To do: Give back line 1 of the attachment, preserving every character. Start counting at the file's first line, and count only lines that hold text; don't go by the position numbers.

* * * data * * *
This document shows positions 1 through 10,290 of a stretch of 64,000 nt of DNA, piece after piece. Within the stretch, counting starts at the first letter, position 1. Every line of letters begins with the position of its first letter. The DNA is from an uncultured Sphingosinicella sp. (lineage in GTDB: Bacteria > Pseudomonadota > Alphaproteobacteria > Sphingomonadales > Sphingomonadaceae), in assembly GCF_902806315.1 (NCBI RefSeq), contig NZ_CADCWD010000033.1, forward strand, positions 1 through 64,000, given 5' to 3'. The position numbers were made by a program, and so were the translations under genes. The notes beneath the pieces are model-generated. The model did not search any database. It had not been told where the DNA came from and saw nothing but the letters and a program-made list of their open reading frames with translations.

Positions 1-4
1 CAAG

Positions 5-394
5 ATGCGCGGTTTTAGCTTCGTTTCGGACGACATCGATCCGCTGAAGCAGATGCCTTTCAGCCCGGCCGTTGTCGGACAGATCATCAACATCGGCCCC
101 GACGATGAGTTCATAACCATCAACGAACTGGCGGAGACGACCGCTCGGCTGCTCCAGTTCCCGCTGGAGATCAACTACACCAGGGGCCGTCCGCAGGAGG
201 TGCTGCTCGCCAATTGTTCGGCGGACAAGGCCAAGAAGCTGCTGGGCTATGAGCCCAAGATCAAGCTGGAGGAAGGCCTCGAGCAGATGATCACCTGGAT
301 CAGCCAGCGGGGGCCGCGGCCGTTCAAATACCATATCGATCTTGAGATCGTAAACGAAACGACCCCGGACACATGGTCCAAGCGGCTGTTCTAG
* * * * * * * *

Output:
This document shows positions 1 through 10,290 of a stretch of 64,000 nt of DNA, piece after piece. Within the stretch, counting starts at the first letter, position 1. Every line of letters begins with the position of its first letter. The DNA is from an uncultured Sphingosinicella sp. (lineage in GTDB: Bacteria > Pseudomonadota > Alphaproteobacteria > Sphingomonadales > Sphingomonadaceae), in assembly GCF_902806315.1 (NCBI RefSeq), contig NZ_CADCWD010000033.1, forward strand, positions 1 through 64,000, given 5' to 3'. The position numbers were made by a program, and so were the translations under genes. The notes beneath the pieces are model-generated. The model did not search any database. It had not been told where the DNA came from and saw nothing but the letters and a program-made list of their open reading frames with translations.